A five-year funding contract for England was unveiled yesterday (July 22), with the annual global sum remaining at £2.592 billion for the next five years, and medicines use reviews (MURs) phased out in favour of new clinical services.
For community pharmacy to achieve the “expanded role” and provide new services – some of which are yet to be decided – “we need dispensing to become more efficient to free pharmacists up”, the Department of Health and Social Care (DH) said.
To achieve this, the DH will work with the Pharmaceutical Services Negotiating Committee (PSNC) to “pursue legislative change to allow all pharmacies to benefit from more efficient hub-and-spoke dispensing”, it added.
This will enable “increased use of automation and all the benefits that brings,” the DH said. “We will agree with PSNC which models will allow the whole sector to benefit fairly,” it added.
The DH also pledged to “explore and implement greater use of original pack dispensing” to support the wider use of hub-and-spoke dispensing.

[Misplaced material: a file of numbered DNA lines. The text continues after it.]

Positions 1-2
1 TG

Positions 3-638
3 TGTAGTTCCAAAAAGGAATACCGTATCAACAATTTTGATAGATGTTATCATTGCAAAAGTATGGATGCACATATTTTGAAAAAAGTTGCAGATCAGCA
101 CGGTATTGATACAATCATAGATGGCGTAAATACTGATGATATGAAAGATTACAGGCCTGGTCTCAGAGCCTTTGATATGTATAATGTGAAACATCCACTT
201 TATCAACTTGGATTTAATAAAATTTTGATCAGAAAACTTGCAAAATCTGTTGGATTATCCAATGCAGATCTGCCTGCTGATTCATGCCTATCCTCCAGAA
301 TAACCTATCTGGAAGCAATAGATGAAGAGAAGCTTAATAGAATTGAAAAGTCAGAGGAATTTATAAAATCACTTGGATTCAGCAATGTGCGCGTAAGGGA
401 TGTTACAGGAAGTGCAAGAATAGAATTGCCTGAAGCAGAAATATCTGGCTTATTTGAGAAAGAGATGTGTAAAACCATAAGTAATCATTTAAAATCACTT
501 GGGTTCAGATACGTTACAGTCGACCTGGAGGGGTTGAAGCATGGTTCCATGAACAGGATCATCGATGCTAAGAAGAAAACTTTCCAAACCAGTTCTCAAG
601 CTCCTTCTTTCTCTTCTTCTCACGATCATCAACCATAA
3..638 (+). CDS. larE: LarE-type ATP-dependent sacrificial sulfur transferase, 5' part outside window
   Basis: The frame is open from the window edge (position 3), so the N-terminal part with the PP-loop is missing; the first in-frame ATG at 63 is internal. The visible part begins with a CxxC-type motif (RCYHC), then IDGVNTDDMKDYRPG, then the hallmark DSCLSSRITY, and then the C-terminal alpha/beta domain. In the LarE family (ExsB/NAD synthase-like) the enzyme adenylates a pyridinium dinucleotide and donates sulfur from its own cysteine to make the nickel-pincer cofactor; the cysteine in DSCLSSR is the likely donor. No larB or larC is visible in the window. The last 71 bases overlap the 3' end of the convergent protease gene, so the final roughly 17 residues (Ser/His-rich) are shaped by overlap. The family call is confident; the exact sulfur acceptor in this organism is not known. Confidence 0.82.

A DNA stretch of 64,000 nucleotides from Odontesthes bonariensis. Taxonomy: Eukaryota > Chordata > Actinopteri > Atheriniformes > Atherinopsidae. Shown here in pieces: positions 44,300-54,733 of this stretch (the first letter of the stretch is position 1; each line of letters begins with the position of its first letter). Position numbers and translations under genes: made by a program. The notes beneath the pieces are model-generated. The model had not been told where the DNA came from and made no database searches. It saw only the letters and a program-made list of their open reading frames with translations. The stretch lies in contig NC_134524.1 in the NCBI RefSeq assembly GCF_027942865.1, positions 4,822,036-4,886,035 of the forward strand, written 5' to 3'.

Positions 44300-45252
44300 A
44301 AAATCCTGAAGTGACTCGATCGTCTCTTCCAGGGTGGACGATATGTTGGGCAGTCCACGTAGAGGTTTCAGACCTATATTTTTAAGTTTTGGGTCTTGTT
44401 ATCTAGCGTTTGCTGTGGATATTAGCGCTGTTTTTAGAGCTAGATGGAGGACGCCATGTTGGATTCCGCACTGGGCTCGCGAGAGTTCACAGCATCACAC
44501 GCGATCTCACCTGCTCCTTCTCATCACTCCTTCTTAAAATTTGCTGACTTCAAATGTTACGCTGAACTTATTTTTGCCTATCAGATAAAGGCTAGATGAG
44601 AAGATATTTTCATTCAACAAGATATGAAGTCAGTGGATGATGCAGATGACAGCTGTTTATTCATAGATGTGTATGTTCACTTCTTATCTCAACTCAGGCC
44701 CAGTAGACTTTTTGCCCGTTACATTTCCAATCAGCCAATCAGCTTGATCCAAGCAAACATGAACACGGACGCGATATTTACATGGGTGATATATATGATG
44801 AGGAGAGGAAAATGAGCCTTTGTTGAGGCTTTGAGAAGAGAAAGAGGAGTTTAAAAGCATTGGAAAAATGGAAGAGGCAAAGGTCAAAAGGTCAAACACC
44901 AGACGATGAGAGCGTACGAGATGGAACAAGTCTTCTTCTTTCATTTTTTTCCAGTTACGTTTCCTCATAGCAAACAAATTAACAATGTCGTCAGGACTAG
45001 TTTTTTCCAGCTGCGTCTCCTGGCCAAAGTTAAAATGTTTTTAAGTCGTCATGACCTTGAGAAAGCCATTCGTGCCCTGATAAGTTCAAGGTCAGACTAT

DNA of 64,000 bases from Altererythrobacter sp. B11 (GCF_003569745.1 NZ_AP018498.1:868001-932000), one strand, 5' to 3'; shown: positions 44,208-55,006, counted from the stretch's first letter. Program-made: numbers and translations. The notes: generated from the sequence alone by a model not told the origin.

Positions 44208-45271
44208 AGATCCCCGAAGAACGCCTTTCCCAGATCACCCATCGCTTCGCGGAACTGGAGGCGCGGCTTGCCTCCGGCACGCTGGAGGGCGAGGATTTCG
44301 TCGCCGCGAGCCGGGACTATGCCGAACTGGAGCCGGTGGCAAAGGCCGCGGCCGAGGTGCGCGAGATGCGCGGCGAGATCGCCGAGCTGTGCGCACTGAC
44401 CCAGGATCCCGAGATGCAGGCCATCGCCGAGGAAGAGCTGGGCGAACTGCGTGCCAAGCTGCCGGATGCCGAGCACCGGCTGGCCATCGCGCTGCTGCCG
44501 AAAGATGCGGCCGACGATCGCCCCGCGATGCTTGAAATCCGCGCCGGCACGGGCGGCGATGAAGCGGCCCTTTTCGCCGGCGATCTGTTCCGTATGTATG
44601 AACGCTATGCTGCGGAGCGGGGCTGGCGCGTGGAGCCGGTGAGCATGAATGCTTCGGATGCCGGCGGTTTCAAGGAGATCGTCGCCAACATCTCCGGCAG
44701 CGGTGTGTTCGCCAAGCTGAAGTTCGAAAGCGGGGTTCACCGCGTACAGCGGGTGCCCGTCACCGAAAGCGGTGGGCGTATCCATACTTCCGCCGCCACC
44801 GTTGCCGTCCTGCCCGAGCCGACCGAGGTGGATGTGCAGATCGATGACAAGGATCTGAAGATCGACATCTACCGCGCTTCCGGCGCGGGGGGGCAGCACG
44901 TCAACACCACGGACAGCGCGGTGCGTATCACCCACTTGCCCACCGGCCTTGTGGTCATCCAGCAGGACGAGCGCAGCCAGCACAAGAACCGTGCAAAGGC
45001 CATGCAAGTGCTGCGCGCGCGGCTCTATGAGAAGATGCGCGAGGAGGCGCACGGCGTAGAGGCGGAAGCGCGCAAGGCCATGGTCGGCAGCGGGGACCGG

In 2016, the government tried to persuade the sector that allowing independent pharmacies to legally operate dispensing hubs would “create a level playing field” and give them a greater choice of which business model to operate.
But pharmacy organisations – including PSNC – argued convincingly at the time that there was no evidence that hub-and-spoke dispensing would save money or improve patient safety.
In a briefing with journalists yesterday, PSNC director of operations and support Gordon Hockey said: “It's fair to say that we were opposed to [legislative change] last time. This time we're working with government and NHS England...to make it work and make it work fairly for the whole sector, including independents.”
In May, C+D investigated whether NHS England’s hub-and-spoke dispensing agenda was making a comeback.